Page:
Jens Oliver Meiert

About the Mindset for Quality

Post from November 17, 2016, reflecting Jens the .

In my view, quality starts with quality thinking. (Perhaps everything does start with thinking, but that’s when the philosopher in me would win the upper hand.) Quality thinking is broad, but it quickly leads to a quality mindset. This mindset, now, I’ve long regarded as critical, and in The Little Book of Website Quality Control I gave it a few good paragraphs. As follow.

The cover of “The Little Book of Website Quality Control.”

The most important factor when it comes to practical quality is the mindset. The greatest quality initiative is not worth much if it’s not clear to the team and enterprise why quality matters, and how quality is beneficial for them. The key to a conducive mindset is communication; a potential trap [are] rewards.

Communication

Communication is the primary way to spread and instill a mindset of quality, with quality as the goal and guiding principle.

This communication should sporadically repeat, but doesn’t need to consist of overt reminders on why quality matters and how it benefits everybody. If we want to repeat the essence of both answers here, then: quality is important to deliver work that is good by professional standards and benefits everyone, because products of quality are easier and more pleasant to consume and work with.

Communication is, for that reason, important because we all benefit from being reminded of our priorities.

Based on this, communication can now range from bylines in regular company and team communications, thanking everyone for the vigilance to produce good work, to dedicated emails emphasizing the goal and importance of quality.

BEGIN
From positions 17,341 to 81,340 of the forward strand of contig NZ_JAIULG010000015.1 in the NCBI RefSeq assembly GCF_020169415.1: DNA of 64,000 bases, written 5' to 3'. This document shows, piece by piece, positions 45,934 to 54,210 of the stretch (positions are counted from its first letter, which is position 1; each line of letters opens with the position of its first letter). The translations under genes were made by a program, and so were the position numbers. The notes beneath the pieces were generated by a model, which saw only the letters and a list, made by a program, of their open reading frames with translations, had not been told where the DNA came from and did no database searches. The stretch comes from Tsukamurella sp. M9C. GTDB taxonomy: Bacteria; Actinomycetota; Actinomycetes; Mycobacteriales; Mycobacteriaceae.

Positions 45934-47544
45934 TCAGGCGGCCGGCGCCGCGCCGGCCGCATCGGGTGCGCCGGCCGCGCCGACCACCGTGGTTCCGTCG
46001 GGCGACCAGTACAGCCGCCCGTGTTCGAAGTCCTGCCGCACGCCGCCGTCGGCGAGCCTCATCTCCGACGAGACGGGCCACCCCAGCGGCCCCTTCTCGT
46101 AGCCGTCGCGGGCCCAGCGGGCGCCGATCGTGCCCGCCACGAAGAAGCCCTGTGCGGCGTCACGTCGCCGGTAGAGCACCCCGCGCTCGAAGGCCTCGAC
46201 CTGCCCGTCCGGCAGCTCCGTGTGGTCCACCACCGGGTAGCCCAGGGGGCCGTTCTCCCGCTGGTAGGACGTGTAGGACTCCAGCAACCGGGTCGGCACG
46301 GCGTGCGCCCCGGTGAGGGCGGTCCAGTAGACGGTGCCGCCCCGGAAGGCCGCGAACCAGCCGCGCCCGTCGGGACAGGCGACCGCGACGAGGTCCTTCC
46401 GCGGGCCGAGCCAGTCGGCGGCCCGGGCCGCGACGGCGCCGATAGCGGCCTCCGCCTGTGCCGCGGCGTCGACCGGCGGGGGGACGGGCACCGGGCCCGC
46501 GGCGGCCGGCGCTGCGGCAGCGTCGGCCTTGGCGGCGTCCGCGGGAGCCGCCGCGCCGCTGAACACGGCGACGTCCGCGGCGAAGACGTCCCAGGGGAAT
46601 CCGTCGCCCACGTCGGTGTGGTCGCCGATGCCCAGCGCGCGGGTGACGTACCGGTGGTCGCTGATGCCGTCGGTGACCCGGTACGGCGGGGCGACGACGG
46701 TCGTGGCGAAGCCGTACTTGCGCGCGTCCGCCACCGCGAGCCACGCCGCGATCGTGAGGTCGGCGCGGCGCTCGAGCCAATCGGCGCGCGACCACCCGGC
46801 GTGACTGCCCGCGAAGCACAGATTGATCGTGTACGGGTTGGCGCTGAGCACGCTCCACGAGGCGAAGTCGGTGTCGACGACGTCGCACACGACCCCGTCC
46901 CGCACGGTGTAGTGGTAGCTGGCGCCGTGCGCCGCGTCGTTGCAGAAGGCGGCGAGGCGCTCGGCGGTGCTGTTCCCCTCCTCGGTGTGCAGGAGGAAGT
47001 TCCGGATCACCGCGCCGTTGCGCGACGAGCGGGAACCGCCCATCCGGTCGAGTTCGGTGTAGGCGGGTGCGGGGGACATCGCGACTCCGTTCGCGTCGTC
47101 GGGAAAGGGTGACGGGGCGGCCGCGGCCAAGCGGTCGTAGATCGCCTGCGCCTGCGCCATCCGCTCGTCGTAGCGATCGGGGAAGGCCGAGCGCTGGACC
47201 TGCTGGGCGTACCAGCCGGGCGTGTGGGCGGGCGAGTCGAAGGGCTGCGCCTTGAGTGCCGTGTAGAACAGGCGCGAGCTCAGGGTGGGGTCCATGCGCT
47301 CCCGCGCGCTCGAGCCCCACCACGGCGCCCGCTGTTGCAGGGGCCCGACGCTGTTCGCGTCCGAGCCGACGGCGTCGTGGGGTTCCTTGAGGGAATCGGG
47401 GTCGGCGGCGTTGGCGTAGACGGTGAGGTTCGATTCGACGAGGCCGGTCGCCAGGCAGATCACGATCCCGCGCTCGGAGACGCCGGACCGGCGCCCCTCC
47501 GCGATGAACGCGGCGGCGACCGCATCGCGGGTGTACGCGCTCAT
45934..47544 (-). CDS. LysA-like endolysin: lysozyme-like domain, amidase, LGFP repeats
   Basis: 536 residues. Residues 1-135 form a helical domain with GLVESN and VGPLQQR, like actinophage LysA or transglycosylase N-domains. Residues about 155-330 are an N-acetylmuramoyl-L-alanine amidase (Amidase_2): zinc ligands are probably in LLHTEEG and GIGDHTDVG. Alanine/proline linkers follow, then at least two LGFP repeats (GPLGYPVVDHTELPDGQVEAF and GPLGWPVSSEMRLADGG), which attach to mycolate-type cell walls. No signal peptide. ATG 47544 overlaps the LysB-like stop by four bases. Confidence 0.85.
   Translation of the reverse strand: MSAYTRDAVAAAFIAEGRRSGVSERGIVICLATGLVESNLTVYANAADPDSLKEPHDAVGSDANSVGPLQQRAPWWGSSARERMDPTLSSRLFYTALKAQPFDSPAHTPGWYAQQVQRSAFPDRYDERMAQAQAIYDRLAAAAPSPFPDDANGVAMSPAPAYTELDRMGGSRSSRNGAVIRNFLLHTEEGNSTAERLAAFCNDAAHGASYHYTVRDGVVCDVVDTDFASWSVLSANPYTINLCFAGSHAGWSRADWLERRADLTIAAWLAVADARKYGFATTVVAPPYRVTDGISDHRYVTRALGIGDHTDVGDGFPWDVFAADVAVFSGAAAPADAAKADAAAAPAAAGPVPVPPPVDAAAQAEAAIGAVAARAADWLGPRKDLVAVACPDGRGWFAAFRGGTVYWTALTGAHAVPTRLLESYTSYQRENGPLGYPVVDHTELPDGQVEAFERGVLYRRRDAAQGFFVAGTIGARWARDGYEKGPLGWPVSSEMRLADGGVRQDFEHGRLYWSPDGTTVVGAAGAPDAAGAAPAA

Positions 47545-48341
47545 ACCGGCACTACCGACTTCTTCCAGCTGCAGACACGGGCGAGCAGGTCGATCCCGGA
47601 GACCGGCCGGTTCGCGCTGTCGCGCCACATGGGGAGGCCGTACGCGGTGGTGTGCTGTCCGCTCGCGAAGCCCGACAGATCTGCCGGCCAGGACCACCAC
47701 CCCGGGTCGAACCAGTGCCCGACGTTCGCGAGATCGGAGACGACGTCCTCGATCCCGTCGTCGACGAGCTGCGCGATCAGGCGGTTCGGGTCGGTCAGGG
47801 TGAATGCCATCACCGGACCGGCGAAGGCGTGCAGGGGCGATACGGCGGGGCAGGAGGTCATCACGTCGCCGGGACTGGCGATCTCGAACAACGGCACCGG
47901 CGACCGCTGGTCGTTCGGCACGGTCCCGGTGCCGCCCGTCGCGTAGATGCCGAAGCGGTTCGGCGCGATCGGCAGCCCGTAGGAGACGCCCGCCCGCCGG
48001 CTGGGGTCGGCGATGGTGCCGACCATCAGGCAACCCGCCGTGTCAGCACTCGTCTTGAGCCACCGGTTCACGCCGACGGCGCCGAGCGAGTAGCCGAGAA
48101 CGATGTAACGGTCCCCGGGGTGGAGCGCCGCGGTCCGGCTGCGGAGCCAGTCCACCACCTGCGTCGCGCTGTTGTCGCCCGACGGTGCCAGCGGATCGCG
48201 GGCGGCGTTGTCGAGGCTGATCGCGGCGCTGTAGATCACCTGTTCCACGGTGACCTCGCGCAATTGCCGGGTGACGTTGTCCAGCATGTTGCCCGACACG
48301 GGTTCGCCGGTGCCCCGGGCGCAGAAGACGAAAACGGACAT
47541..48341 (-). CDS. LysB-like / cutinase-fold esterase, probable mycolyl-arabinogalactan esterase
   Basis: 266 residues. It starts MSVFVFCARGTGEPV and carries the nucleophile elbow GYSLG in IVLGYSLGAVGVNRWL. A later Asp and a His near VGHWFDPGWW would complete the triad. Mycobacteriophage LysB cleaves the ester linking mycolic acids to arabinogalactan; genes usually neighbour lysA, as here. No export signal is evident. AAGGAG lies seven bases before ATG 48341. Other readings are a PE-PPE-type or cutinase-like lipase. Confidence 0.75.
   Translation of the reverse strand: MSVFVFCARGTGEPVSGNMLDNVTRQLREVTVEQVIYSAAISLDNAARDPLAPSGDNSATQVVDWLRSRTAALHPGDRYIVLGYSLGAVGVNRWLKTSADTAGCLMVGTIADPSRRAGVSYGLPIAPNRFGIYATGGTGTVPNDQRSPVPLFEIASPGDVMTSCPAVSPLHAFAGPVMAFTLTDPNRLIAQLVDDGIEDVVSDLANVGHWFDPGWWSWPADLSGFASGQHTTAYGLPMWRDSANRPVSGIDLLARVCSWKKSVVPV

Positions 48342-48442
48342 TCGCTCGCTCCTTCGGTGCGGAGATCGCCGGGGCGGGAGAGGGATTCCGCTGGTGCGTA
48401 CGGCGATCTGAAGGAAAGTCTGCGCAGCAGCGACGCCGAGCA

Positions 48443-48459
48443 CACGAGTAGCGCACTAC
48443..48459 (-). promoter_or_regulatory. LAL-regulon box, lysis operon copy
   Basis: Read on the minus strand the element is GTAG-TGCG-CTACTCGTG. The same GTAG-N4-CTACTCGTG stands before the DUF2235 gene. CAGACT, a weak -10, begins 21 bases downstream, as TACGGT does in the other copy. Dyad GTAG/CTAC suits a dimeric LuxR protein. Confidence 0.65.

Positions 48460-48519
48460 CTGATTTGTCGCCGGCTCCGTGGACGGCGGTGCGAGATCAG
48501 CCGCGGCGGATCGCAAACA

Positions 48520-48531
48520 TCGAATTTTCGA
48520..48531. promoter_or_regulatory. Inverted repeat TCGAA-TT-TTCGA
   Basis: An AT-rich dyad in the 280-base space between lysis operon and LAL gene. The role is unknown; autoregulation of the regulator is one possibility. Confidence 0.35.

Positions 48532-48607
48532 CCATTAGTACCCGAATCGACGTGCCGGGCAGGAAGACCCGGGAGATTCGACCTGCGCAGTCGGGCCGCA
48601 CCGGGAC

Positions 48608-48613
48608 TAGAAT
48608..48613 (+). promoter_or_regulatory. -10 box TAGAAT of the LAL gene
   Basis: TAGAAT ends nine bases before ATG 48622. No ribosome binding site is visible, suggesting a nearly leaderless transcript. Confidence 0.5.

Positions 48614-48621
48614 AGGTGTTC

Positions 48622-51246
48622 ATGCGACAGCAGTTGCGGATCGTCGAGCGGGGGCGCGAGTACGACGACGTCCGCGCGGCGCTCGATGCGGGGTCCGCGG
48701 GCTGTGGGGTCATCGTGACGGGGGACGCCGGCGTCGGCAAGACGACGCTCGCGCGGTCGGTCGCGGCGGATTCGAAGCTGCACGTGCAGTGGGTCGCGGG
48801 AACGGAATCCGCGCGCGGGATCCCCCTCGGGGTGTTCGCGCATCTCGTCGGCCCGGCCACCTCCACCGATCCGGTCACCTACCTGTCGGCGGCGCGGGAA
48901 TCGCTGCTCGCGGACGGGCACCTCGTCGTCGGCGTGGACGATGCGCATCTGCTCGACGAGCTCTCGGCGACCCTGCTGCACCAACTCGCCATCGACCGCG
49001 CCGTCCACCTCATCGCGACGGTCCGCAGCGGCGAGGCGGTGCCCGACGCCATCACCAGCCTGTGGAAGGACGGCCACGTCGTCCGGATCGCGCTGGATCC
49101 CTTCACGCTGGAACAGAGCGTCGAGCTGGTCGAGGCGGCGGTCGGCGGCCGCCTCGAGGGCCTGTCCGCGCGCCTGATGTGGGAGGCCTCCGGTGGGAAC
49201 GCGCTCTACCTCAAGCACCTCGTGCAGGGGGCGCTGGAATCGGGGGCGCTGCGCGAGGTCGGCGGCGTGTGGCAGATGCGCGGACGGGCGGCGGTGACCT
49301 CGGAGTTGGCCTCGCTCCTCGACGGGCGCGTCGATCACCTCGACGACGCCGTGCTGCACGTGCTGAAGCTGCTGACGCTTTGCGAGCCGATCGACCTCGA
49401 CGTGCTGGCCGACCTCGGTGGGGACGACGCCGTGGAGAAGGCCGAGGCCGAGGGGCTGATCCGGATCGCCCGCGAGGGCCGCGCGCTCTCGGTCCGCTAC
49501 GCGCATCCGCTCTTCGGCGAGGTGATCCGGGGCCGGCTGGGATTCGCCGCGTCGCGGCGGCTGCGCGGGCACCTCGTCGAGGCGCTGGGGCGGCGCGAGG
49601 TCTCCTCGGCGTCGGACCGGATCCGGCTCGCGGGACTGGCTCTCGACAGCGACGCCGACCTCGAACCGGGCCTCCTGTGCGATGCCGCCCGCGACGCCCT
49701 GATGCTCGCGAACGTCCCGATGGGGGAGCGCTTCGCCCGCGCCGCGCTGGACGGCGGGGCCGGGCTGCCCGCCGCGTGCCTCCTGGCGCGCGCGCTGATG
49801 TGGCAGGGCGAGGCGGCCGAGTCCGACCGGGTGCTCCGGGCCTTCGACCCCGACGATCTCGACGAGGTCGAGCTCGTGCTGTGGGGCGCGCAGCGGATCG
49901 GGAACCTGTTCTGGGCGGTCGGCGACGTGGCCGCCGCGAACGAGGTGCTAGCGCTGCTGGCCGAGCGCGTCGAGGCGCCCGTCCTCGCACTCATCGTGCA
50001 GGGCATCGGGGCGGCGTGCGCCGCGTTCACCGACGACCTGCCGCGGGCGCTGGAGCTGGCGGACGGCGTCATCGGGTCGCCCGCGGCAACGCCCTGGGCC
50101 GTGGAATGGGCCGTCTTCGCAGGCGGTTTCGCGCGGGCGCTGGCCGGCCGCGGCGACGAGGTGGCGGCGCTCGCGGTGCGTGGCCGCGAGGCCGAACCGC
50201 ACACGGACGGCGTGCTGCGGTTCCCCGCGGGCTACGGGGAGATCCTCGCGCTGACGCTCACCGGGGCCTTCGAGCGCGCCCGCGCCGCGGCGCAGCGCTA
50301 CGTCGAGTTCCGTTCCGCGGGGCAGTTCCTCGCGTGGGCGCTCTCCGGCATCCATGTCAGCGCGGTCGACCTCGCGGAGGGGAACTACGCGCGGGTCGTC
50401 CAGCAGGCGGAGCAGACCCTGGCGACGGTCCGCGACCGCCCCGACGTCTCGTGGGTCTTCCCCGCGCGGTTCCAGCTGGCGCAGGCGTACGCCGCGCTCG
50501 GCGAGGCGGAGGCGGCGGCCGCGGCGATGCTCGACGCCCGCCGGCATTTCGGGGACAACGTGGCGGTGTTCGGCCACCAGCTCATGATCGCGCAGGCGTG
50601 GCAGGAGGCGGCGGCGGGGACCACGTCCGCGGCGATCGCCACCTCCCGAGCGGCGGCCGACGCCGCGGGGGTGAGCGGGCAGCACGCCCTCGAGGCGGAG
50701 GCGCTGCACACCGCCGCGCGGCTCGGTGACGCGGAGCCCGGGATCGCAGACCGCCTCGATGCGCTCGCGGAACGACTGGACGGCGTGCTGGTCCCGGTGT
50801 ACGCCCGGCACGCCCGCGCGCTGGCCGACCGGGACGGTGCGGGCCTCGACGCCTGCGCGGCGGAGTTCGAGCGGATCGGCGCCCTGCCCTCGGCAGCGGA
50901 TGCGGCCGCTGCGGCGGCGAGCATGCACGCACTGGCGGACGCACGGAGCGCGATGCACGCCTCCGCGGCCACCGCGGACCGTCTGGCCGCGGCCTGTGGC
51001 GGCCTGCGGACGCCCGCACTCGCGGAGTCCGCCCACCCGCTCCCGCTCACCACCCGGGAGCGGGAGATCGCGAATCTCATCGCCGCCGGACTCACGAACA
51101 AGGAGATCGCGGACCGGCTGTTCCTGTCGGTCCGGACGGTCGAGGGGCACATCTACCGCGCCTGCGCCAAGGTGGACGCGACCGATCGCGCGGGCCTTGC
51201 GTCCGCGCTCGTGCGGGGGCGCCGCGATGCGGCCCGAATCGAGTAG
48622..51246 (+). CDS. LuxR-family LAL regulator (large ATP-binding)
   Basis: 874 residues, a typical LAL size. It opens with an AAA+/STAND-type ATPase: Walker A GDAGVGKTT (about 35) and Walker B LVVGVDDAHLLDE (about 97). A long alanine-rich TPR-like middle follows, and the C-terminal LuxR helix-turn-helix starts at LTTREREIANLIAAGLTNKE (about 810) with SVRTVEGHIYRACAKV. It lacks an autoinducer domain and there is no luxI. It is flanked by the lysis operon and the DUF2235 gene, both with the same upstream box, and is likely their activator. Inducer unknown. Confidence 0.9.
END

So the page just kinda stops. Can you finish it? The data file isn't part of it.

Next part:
Rewards

Rewards, then, are no key for a quality mindset. We should avoid rewards. Rewards might compel people to participate in quality-related events but they don’t necessarily compel people to embrace quality (in fact, they rarely do). They seem to distract from, rather than point to the message.

I’ve had some such experiences with international teams, whereby rewards did help draw attention to quality-related initiatives, but they didn’t lead to a better understanding of, or a higher motivation, for more quality. What was more effective was communication, notably through managers. Hierarchy and authority can, of course, be great facilitators in our quest to improve the quality of our work.

The Little Books, in which I’m not only covering website quality control but also web frameworks and coding guidelines, are free. Get your own copies!

About the Author

Jens Oliver Meiert, photo of July 27, 2015.

Jens Oliver Meiert is a philosopher and developer (Google, W3C, O’Reilly). He experiments with art and adventure. Here on meiert.com he shares and generalizes and exaggerates some of his thoughts and experiences.

There’s more Jens in the archives and at Amazon. If you have any questions or concerns (or recommendations) about what he writes, leave a comment or a message.

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